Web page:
Maxim Declares the Golden Age of the Prank

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Filed under: Pranksters, Sociology and Psychology of Pranks

The Art of the Prank
by Spencer Morgan
Maxim.com
June 29, 2009

From coast to coast, intrepid bands of merrymakers are staging hoaxes, stunts, and practical jokes like never before. Welcome to the Golden Age of the Prank.

aert-of-prank-borat_articleThis is for participants only,” announces a heavily bundled Charlie Todd through his trusty gray bullhorn. “If you didn’t come to take your pants off today, you’re in the wrong spot.” It’s a frigid January afternoon in New York City’s Foley Square, and hundreds of fearless pranksters are braving the elements to get together and shed their trousers for the eighth annual “No Pants! Subway Ride.”

Todd, a baby-faced 30-year-old from Columbia, South Carolina, is the mastermind behind this gathering, and on his command the assembled crowd scatters for the nearest subway entrances…and collectively drops trou. Even in a city like New York, riding the subway sans pants is a guaranteed eye-opener, and today is no exception: Straphangers stare, chuckle, even take photos. Around 1,200 men and women have come out clad in boxers, briefs, boxer-briefs, and bloomers, not just in New York, but in 21 cities across the globe. (“Three hundred take to the subway—shameless and pantless,” the Toronto Sun would inform its readers soberly the next day.) The mission ends with a group of agents celebrating in Union Square, making snow angels, still pantless. Improv Everywhere has struck again. Mission accomplished.

The largest network of pranksters ever assembled, Improv Everywhere is the leading light in what might be called the Golden Age of the Prank. All across America and beyond, groups are gathering to pull off practical jokes, hoaxes, and ruses of all kinds, blurring the line between prank and guerrilla theater, and using the Internet to share their work with audiences far and wide. The prank, of course, has a long and illustrious history going back to…well, Adam and the serpent: “Ha! You actually ate the apple!” Summer camps and college campuses have long been jokesters’ playgrounds, while avant-gardists like Marcel Duchamp and the Dadaist movement elevated the prank to an art form. Borat and (coming soon) Bruno have taken squirm-inducing hoaxing to the big screen. But it’s the Internet—and groups like Improv Everywhere who have learned how to exploit it—that has been the primary mover in the prank renaissance. More than seven million people have watched the 2009 “No Pants!” clip on YouTube, and copycat groups have sprung up around the world.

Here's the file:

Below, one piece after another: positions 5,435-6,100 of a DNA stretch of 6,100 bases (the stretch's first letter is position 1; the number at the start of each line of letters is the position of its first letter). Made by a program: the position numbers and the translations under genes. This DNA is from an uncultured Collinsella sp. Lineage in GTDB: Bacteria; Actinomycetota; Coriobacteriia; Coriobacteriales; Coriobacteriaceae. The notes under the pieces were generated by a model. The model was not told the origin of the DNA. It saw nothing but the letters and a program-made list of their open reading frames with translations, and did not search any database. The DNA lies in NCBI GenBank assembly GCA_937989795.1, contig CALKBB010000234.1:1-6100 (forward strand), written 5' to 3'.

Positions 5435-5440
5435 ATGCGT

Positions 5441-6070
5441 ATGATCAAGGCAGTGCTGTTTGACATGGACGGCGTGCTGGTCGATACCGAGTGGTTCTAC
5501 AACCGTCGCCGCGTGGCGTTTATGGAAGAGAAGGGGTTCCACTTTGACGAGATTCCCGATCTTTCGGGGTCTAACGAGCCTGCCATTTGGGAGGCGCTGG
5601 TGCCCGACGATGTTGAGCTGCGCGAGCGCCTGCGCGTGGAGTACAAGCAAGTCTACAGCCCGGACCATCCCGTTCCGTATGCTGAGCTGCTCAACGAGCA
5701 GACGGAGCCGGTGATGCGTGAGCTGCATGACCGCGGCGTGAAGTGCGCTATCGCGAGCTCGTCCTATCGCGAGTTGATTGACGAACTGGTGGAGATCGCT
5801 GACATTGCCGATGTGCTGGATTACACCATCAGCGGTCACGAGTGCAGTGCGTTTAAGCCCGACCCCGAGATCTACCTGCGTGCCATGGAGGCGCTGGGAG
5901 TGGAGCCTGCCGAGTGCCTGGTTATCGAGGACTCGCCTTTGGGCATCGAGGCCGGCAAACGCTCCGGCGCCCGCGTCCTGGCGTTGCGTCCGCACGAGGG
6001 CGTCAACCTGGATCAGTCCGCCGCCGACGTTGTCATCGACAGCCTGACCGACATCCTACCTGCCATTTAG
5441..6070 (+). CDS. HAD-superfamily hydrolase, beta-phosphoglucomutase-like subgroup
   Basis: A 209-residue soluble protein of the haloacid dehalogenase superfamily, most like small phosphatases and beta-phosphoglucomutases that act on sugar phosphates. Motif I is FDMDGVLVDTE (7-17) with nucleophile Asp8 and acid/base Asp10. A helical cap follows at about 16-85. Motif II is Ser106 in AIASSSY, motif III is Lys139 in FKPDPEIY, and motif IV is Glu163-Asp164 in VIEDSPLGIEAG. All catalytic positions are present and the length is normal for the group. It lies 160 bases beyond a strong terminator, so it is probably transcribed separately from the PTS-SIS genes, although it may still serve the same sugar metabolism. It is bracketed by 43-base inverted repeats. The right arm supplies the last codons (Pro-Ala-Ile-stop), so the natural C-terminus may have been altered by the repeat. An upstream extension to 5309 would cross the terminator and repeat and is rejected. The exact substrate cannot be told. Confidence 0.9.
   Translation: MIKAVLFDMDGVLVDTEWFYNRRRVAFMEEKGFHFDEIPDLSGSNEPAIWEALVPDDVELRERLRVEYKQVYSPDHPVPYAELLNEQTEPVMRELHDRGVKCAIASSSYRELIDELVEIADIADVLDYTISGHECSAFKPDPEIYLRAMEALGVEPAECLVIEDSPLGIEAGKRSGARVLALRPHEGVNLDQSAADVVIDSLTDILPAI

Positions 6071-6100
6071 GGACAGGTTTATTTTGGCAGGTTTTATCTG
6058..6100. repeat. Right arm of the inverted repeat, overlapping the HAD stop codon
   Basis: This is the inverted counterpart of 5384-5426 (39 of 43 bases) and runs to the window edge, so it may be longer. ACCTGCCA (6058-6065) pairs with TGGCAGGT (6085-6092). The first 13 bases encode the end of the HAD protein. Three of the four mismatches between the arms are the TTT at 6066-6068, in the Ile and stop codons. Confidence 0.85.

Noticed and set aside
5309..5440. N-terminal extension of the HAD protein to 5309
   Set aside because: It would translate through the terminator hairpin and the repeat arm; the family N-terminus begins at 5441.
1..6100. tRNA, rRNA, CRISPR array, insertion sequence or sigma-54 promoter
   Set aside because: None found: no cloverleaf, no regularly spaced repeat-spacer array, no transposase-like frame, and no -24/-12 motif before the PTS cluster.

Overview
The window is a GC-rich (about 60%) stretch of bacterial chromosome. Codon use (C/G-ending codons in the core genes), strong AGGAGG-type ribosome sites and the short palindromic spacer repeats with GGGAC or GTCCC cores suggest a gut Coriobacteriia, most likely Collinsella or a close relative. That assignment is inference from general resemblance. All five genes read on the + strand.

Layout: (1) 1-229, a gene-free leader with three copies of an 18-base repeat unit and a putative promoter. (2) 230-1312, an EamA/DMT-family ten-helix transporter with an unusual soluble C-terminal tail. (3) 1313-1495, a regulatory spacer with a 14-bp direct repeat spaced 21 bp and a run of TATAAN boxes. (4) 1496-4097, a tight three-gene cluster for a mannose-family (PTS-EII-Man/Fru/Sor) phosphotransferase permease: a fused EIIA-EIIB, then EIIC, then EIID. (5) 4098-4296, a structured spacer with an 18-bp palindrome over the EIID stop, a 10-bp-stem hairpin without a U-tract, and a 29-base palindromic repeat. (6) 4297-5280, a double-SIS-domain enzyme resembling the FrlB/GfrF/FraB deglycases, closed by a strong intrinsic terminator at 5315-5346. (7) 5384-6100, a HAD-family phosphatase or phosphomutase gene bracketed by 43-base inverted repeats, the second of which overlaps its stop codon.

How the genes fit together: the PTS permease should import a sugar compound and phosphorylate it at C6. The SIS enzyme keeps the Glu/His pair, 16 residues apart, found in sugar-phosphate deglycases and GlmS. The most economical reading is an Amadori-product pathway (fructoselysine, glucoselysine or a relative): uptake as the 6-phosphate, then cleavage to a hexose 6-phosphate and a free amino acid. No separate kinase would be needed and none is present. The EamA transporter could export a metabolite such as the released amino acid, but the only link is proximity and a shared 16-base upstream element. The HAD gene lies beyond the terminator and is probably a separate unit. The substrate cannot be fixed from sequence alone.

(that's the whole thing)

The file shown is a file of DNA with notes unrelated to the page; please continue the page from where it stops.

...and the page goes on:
“The use of video has spread like crazy, so pranks are getting more and more popular,” says CollegeHumor.com’s Amir Blumenfeld, whose online “Prank War” series with colleague Streeter Seidell went viral this spring. No group has demonstrated the power of YouTube and the Internet better than Saturday Night Live’s masters of the digital short, the Lonely Island. Andy Samberg, Jorma Taccone, and Akiva Schaffer (whose debut album, Incredibad, was released in February) got their start by posting their sketches, songs, and goofs on their Web site. “When we started back in 2001, most people’s computers weren’t fast enough to watch video, but slowly technology caught up,” notes Schaffer. Now the group’s clips regularly draw millions of viewers online.

While they may not have the muscle of SNL behind them, Improv Everywhere has pulled more than 80 stunts, involving thousands of so-called “agents,” resulting in countless headlines and enough TV news spots to fill a season’s worth of Punk’d episodes. Their own videos have generated more than 55 million views online. But their insidious influence has no doubt infected a far larger audience: Count literally hundreds of Improv Everywhere–inspired groups across the globe, to say nothing of the masses of bewildered, babbling “victims” each prank leaves in its wake. According to legendary prankster Alan Abel—whose Citizens Against Breastfeeding nonprofit group famously condemned what they called “an incestuous relationship between mother and baby that manifests an oral addiction leading youngsters to smoke, drink, and even become a homosexual”—“Pretty soon we’ll have as many groups pulling pranks as we have church choirs.”

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Related Links:

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  • College Humor Prank War (#’s 1-6)
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